The year may have been 1980, when my father brought me an old German-style mechanical typewriter from his job. The hope was to practice using my fingers. The beginning was very difficult. Instead of the index finger, I used the little finger of my right hand. I just managed to control it the most. But my mother still wanted me to use my index finger. To do this, she looked for an old sock, made a hole in it, put it on me so that this finger was outside and tied the sock around my hand. So I typed with terrible willpower. This sock was forgotten over time and I continued to exploit my little finger. When I put a pen between my toes about five years later and learned to use my toes, of course, I also began to type the typewriter with my toe.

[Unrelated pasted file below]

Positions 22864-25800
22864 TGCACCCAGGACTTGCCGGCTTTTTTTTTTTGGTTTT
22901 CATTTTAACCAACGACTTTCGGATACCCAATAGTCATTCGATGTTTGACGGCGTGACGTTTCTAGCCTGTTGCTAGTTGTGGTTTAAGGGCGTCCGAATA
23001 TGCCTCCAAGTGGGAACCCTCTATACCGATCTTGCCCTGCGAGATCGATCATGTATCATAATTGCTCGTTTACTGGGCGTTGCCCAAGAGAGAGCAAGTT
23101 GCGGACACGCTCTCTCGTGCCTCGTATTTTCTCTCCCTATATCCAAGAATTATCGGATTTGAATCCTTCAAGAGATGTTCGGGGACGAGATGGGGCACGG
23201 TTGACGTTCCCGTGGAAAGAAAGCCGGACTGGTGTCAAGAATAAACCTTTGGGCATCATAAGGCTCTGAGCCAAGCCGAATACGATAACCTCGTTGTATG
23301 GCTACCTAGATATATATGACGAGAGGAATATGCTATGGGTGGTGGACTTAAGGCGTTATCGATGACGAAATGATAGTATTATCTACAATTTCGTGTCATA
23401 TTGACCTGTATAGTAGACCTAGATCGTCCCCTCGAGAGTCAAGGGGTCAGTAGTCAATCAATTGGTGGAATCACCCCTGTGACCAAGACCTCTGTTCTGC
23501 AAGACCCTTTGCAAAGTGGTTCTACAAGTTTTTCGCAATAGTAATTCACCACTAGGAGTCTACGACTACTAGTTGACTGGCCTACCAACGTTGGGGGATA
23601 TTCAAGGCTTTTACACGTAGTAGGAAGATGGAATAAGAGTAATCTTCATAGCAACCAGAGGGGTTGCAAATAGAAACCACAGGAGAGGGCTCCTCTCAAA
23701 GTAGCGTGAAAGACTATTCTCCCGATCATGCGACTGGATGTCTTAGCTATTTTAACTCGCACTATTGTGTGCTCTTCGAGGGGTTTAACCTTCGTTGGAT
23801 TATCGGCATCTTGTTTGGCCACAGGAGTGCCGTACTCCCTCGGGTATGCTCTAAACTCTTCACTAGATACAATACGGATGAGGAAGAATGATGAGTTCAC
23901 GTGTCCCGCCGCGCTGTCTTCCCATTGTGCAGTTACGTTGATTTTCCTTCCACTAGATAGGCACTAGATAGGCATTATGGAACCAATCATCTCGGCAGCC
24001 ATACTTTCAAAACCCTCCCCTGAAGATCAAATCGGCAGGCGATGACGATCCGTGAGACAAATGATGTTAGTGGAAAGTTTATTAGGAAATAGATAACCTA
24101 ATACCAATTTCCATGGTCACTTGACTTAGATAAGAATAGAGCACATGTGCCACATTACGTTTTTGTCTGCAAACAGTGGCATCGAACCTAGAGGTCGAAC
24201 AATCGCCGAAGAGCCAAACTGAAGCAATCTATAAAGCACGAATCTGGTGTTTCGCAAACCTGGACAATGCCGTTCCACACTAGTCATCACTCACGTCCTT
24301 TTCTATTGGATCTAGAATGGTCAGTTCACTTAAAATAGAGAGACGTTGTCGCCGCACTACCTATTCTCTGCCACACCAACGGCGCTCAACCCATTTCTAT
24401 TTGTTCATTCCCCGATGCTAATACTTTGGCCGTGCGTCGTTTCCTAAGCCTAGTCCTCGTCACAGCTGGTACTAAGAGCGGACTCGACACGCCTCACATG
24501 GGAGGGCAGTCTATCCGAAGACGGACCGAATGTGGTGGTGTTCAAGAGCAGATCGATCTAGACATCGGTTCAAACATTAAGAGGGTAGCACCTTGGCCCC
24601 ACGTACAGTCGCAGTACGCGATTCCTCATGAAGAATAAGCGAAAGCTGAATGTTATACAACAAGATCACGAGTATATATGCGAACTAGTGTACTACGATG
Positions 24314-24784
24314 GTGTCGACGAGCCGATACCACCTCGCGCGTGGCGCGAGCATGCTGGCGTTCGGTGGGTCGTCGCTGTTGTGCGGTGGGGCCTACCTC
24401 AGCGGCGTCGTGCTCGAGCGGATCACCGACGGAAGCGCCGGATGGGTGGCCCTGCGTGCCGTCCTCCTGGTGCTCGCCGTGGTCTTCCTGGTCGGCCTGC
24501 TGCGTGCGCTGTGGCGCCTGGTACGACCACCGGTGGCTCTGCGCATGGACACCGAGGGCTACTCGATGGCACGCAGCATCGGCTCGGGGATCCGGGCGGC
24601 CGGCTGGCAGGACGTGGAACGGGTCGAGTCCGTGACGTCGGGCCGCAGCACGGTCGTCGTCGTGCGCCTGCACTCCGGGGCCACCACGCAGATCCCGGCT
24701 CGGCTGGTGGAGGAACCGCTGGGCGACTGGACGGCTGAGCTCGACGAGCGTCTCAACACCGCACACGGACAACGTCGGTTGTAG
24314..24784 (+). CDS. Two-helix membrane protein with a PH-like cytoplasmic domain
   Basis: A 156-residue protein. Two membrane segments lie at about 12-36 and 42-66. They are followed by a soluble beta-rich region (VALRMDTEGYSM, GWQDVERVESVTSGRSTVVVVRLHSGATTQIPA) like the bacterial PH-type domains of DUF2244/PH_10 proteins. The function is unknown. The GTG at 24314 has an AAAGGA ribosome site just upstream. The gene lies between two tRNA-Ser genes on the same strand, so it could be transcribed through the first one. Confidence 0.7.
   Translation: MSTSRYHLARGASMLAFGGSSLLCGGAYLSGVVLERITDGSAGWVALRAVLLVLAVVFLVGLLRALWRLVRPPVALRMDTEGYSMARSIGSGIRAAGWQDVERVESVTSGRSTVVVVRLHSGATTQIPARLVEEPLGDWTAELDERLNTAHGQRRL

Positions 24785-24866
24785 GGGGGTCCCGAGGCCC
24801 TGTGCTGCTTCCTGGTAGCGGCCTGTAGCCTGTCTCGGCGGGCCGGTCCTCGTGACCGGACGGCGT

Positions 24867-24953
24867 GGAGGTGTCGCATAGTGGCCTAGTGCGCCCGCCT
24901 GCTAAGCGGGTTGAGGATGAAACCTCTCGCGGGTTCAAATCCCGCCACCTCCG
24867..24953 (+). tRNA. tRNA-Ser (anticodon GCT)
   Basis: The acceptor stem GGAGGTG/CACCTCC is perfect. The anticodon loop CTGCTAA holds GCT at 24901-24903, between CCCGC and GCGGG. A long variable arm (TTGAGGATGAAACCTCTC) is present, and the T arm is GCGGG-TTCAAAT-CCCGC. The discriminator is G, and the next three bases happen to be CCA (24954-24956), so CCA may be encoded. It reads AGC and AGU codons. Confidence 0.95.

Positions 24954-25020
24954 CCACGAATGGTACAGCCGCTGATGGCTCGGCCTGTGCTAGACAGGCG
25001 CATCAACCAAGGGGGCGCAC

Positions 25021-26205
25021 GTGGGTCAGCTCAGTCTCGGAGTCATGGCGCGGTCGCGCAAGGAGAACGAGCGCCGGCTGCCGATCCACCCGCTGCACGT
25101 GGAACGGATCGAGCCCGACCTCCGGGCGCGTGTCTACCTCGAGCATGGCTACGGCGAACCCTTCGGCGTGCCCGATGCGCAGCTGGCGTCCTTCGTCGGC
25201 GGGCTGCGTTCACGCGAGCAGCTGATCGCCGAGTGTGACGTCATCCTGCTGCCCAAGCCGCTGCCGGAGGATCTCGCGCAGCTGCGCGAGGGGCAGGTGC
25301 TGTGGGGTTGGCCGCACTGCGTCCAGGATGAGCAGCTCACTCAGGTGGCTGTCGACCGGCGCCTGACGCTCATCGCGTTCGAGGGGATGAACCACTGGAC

The typewriter was a very interesting thing. This allowed the text to be printed. It was a great help in my education. But how long do you write the text. It was so boring. I started making pictures using the letters from the typewriter. Typewriter graphics were born. The pictures made with a typewriter were a kind of artworks, and at the same time they could or were used as handicraft patterns – for knitting, embroidery and cross-stitching. Since it was difficult for me to turn the paper inside the machine, I typed them line by line like text. Top to bottom.